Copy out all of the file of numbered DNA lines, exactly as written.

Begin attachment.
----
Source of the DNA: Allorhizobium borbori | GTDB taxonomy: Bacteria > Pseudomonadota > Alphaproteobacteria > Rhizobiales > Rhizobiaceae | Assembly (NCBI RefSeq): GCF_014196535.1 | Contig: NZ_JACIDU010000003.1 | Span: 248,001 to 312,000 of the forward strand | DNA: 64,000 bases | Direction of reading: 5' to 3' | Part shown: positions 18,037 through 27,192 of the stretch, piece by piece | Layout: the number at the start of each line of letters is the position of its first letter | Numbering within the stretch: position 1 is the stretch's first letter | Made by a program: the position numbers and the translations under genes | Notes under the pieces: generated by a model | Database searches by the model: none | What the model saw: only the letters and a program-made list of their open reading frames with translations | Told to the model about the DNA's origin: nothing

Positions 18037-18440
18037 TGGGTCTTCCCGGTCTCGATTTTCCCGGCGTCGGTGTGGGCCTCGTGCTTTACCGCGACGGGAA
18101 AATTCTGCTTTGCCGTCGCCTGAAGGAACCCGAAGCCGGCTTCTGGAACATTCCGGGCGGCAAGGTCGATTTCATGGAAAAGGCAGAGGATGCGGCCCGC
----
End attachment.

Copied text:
Source of the DNA: Allorhizobium borbori | GTDB taxonomy: Bacteria > Pseudomonadota > Alphaproteobacteria > Rhizobiales > Rhizobiaceae | Assembly (NCBI RefSeq): GCF_014196535.1 | Contig: NZ_JACIDU010000003.1 | Span: 248,001 to 312,000 of the forward strand | DNA: 64,000 bases | Direction of reading: 5' to 3' | Part shown: positions 18,037 through 27,192 of the stretch, piece by piece | Layout: the number at the start of each line of letters is the position of its first letter | Numbering within the stretch: position 1 is the stretch's first letter | Made by a program: the position numbers and the translations under genes | Notes under the pieces: generated by a model | Database searches by the model: none | What the model saw: only the letters and a program-made list of their open reading frames with translations | Told to the model about the DNA's origin: nothing

Positions 18037-18440
18037 TGGGTCTTCCCGGTCTCGATTTTCCCGGCGTCGGTGTGGGCCTCGTGCTTTACCGCGACGGGAA
18101 AATTCTGCTTTGCCGTCGCCTGAAGGAACCCGAAGCCGGCTTCTGGAACATTCCGGGCGGCAAGGTCGATTTCATGGAAAAGGCAGAGGATGCGGCCCGC